Ellen Godbey Carson

Ellen Godbey Carson is a retired attorney, who previously served as president of Hawaii State Bar Association, Hawaii Women Lawyers, and the Institute for Human Services.

Latest Comments (0)

Some things that might increase support for this idea: (a) add enough staff to government for enforcement and money for needed IT; (b) impose the tax only on property for which vacancy exceeds 9 months a year (so that we don't pick up the OCB re-renting delays that can occur because you're trying to find the right tenants and doing renovations, etc); (c) don't overstate the impact on making affordable housing available; (d) don't overstate the domino effect of people trading up into very expensive units. You don't need c and d in the bill, but it helps to maintain credibility during the advocacy process and you want it after implementation to avoid more disillusionment. Underpromise and overdeliver.

Fallback25 · 1 week ago

"Each one of our 34,253 empty homes is depriving a family of a home to live in"This is the core idea behind raising taxes on empty houses. To argue against it, let's take the proposed model and expand it. By extension, are empty cars depriving those with a DL but without the wherewithal to own a car a means to drive to the mall to go shopping? And is the $10,000 in my wallet depriving someone else from paying their property taxes? What says that to the idea of private property? This is the heart of the argument, and the extension says that those who have should - no, actually they are forced, by tax policy that penalizes them for having the wherewithal to buy an asset on the open market - to give to those who don't have that same wherewithal to have the free use - no, use that the cost to them is below open market value - of someone else's property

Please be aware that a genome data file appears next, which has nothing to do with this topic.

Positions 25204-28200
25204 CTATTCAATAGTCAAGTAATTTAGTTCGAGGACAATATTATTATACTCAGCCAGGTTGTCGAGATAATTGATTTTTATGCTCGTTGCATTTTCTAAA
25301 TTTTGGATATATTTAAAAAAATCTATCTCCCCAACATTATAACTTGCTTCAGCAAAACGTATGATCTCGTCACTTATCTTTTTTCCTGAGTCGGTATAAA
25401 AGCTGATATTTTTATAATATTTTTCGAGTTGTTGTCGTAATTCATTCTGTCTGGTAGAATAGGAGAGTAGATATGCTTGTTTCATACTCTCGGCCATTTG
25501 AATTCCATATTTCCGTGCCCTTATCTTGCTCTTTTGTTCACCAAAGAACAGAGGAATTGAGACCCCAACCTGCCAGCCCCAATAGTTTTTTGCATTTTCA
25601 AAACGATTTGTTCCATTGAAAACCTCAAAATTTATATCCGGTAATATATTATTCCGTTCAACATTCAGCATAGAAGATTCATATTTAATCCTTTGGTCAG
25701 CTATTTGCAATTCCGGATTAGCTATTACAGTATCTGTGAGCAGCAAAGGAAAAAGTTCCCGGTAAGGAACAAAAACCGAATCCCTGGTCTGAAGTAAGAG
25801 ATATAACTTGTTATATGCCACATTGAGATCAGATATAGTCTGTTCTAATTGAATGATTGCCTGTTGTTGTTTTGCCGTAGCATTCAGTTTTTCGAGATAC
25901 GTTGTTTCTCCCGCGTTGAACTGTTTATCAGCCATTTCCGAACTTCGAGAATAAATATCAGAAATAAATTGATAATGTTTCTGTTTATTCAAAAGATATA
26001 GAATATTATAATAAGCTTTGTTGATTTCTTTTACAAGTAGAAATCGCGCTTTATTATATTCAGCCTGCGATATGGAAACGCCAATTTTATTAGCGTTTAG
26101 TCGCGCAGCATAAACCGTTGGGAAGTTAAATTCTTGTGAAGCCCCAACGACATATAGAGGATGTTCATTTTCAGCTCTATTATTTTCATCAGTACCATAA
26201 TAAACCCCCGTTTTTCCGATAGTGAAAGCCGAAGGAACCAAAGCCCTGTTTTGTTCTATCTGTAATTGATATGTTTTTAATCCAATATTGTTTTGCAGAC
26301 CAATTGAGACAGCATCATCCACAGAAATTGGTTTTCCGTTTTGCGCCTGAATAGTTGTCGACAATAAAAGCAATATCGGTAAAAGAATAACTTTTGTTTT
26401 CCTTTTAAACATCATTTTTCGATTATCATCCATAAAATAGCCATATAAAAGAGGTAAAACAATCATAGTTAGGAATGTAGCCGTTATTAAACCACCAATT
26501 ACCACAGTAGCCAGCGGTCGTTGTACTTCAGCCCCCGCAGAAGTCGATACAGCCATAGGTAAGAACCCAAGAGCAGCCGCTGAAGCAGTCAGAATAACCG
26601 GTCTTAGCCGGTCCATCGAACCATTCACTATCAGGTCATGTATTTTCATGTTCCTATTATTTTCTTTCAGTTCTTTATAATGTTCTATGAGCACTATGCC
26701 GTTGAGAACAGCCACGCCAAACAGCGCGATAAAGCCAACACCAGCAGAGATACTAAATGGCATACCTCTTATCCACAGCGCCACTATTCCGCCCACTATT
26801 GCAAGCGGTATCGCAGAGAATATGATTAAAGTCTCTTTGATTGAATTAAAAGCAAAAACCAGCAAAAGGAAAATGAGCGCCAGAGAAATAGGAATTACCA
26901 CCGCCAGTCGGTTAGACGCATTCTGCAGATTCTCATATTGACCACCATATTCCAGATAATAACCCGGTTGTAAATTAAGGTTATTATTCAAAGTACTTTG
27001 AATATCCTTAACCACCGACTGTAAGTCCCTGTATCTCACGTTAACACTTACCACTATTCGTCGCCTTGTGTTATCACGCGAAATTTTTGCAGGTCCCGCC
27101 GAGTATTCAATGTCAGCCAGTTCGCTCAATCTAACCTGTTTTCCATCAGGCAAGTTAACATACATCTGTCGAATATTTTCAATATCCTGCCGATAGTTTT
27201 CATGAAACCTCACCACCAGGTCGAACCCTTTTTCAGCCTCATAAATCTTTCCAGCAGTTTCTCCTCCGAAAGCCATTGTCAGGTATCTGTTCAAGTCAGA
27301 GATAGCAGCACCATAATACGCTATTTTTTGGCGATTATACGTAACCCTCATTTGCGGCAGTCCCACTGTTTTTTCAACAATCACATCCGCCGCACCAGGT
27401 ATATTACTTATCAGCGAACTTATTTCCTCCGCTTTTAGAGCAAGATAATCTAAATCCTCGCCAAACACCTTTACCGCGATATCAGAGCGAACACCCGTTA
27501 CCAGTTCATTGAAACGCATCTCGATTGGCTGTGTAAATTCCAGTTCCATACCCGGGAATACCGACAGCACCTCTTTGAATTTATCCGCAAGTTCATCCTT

rickycassiday · 1 week ago

As expected, many naysayers in the comments. I'll summarize the recurring themes:"It won’t make as big an impact to available housing stock (or revenues) as we think!" - So? Don’t let the perfect be the enemy of the good"It’s too hard to enforce without invasive measures!" – That’s not a valid justification to not try (and we still have the constitution). Bill 9 starts with self-declarations (and we can problem solve from there)"We should focus on XYZ instead!" (examples: zoning, permitting delays, regulations) – Why not approach this issue from multiple angles...starting with this idea"Extra tax revenues will just be wasted by the government…like with the rail!" – Red herring (irrelevant to the matter at hand)."This just penalizes those property holders!" – Well, yeah. Hoarding available housing stock and leaving it vacant is a practice that it’s in our city's best interest to discourage. Punitive measures are often an effective deterrent."This is a stupid, liberal, woke, socialist idea!" – ad hominemShrug, some are against this policy. Others are for it (including the author who wrote this great article + the UCLA Luskin School of Public Affairs). So what's next?

BeaterReader · 1 week ago